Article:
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House Vote on Tariff of 1832[1] For Against
New England (Massachusetts, Connecticut, Rhode Island, Vermont, New Hampshire, Maine) 27 6
Middle States (New York, New Jersey, Pennsylvania, Delaware) 51 10
West (Ohio, Indiana, Illinois, Missouri, Kentucky) 22 8
South (South Carolina, Mississippi, Louisiana, Georgia, Virginia, North Carolina, Tennessee, Alabama, Maryland 32 36
Total 132 60
Free states 92 18
Slave states 40 42

The Tariff of 1832 (22nd Congress, session 1, ch. 227, 4 Stat. 583, enacted July 14, 1832) was a protectionist tariff in the United States. Enacted under Andrew Jackson's presidency, it was largely written by former President John Quincy Adams, who had been elected to the House of Representatives and appointed chairman of the Committee on Manufactures. It reduced the existing tariffs to remedy the conflict created by the tariff of 1828, but it was still deemed unsatisfactory by some in the South, especially in South Carolina. South Carolinian opposition to this tariff and its predecessor, the Tariff of Abominations, caused the Nullification Crisis. As a result of this crisis, the 1832 Tariff was replaced by the Compromise Tariff of 1833.

The Tariff of 1832Edit

Enacted on July 13, 1832, this was referred to as a protectionist tariff in the United States. The purpose of this tariff was to act as a remedy for the conflict created by the Tariff of 1828. The protective Tariff of 1828 was primarily created to protect the rapidly growing industry-based economy of the North. Because of this, the Tariff of 1828 was also called the Tariff of Abominations by Southern states, as it seemed unfair on the part of the government to favor the North's economic and sociopolitical power by forcefully reducing the value of the South's agricultural-based economy by imposing excessive tariffs on Southern goods. As compared to the gross economic disparity created by the protective Tariff of 1832, it proved to be an unsatisfactory measure by Northern politicians to quell the protests rising from the South. Its predecessor pushed the duties on citizens which were as high as 45 percent on the value of specific manufactured goods, while the Tariff of 1832 act brought it down to 35%. For instance, the tariffs on hemp, which had been raised to $60 a ton in 1828, was reduced to a $40 a ton in 1832, as a result of a tariff enacted that same year by a Northern-dominated federal congress. Even then Southerners were not happy with it. Eventually, their unrest and dissatisfaction was what led to the nullification crisis. Along with that, another bill was passed, Tariff of 1833.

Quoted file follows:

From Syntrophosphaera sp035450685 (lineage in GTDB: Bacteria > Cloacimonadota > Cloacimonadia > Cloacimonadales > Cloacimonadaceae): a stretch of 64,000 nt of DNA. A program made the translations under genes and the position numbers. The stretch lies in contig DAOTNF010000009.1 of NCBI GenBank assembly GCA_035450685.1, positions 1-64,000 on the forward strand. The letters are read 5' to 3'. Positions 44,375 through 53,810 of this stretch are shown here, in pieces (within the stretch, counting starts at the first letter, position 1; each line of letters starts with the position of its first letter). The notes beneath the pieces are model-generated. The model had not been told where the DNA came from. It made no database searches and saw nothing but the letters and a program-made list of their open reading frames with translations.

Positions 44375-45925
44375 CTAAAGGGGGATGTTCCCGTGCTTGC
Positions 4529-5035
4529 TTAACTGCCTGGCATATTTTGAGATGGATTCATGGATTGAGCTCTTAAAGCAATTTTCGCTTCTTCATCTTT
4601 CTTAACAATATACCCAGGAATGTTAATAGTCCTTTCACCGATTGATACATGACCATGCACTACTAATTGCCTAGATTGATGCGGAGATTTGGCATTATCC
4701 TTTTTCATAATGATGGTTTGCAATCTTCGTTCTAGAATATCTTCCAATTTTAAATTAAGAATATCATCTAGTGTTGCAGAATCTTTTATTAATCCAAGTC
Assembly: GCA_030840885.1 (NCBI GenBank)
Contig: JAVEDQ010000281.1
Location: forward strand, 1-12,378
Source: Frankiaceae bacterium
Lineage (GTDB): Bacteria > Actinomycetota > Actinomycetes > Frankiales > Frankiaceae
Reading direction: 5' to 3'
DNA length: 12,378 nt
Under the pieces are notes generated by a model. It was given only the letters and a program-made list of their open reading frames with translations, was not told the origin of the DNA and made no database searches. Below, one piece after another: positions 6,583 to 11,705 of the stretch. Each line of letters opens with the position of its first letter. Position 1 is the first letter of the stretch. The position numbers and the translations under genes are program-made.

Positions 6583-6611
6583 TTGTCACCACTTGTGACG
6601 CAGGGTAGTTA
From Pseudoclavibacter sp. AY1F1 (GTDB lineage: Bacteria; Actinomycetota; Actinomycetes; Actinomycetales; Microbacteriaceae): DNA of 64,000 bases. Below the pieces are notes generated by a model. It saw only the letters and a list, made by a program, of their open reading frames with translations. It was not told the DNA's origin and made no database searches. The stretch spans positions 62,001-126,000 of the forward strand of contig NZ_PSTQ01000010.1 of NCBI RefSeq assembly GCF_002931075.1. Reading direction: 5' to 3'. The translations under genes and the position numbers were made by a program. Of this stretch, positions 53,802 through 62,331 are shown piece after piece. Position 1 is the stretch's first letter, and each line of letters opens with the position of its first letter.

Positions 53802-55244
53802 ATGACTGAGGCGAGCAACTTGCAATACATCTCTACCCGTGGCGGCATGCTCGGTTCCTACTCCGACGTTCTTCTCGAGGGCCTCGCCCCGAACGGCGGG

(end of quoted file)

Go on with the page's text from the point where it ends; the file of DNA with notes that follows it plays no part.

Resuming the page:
Tariff of 1832 and Nullification CrisisEdit

The Southern states remained displeased with the high rates of the Tariff of 1832. As a result, in 1833, a sectional crisis, called the Nullification Crisis happened during the presidency of Andrew Jackson. In South Carolina's Ordinance of nullification, by the power of the state, the Federal Tariffs of 1828 and 1832 were declared unconstitutional in November 1832. As a result, they were null and void within the 'sovereign' boundaries of South Carolina, because the reductions provided for in the Tariff of 1832 were too little for South Carolina. Due to the precarious economic situation during the 1820s, South Carolina was the state which had particularly borne the brunt of the economic downturn. The result was that by 1828, the politics of South Carolina increasingly revolved around the issue of tariffs. In Washington, the President and the Vice President differed on the issue. John Calhoun, the Vice President, later quit his office to defend the nullification process. In 1833, a bill authorizing the President the use of military forces against South Carolina was passed as a preemptive measure. Consequently, negotiations led to a tariff satisfactory to South Carolina being passed. Finally, South Carolina repealed its Nullification Ordinance in 1833 on March 26.

ReferencesEdit

  1. ^ "To Put the Main Question on Passage of H.R. 584". GovTrack. Retrieved May 7, 2019.